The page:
Prescription drugs are already free for people aged 24 and under, and now, even more Bramptonians will soon be able to reap the savings of free medication.
The province recently announced that prescription drugs will officially be free for anyone aged 65 and over starting August 1, 2019.
It’s true, the province is expanding OHIP+ to cover seniors as well as youth.
Hopefully, you can breathe a sigh of relief knowing that if you have to purchase drugs, they’ll be a little cheaper in the near future.
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More than 2.6 million seniors and their families will be affected by this major change across the province, as more than 4,400 prescription drugs will be available free of charge to everyone 65 and over.
According to the province, seniors will save an average of $240 per year through this development.
“Currently, everyone 65 and over is eligible for prescription drug coverage through the Ontario Drug Benefit (ODB) program, which requires seniors to pay deductibles and co-payments based on their income and other factors,” said the province in a recent statement. “Under the ODB, seniors are paying an average of $240 a year out of pocket for their medications.”
So, this expansion will ultimately get rid of the ODB’s deductible and co-payments for seniors, says the province.
Seniors are actually Ontario’s fastest-growing age group, so it’s an exciting time for a large chunk of the population.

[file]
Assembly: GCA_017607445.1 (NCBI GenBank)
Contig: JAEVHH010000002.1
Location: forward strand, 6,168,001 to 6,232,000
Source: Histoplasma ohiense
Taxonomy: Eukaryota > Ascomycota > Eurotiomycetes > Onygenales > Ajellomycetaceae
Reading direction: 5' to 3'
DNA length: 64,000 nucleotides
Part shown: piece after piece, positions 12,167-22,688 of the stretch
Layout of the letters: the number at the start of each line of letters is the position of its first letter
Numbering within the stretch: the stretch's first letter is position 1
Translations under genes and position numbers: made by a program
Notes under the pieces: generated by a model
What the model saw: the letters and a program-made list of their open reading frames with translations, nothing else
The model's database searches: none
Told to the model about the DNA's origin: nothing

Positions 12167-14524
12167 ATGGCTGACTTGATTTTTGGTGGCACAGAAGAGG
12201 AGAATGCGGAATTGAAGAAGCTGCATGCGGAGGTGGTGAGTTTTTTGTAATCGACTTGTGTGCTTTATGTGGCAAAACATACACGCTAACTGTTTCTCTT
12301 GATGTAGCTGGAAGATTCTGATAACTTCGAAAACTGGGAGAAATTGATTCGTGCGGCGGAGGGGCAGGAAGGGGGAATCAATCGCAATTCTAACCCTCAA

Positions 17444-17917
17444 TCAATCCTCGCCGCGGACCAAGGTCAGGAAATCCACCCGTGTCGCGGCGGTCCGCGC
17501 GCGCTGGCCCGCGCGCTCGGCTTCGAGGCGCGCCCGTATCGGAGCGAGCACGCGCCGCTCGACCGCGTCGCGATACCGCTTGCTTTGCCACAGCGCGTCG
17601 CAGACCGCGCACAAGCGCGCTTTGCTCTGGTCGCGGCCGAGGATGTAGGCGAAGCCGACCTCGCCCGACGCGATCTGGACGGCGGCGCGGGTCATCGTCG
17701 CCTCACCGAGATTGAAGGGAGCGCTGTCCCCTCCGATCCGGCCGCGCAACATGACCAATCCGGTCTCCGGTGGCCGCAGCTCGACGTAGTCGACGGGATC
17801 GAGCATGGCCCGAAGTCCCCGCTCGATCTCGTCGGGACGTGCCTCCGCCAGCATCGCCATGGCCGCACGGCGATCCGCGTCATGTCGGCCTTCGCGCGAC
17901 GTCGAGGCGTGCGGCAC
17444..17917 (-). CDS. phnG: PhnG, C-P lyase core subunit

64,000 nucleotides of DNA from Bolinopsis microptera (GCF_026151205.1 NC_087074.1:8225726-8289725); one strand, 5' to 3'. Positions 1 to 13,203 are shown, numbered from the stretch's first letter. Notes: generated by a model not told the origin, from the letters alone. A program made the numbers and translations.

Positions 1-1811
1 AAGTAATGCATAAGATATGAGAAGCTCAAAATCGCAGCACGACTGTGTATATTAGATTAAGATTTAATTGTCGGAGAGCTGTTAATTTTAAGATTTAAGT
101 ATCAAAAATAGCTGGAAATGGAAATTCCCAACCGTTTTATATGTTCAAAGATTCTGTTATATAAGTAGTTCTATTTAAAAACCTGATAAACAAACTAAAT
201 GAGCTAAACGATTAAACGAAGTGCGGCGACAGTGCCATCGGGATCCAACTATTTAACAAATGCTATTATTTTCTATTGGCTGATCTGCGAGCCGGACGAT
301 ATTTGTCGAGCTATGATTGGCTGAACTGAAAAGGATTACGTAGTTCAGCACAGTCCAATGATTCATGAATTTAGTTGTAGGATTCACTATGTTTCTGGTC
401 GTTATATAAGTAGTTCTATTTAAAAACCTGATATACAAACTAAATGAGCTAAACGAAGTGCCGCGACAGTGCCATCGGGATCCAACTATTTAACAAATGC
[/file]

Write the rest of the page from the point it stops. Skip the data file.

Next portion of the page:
“By 2041, it is projected that 25 per cent of Ontario’s population will be 65 years or older, almost doubling from 2016 to 4.6 million seniors,” said the province.
Premier Kathleen Wynne weighed in on the big announcement:
“The costs of health care can cause anxiety and stress, especially for people 65 and over who are living on fixed incomes and are often required to take multiple medications,” said Wynne.
“We all want the best care for our parents and grandparents, and I believe government needs to do more. Providing prescription drugs at no cost for millions of seniors is going to make life more affordable and help seniors stay healthy and independent. It is the right thing to do for seniors and their families. With nearly one in two people now to receive free prescriptions, we are that much closer to the universal pharmacare program that people need. We are leading Canada forward. And we can’t turn back now.”
This program will cover commonly prescribed drugs for seniors such as medications for cholesterol, hypertension, thyroid conditions, diabetes, and asthma.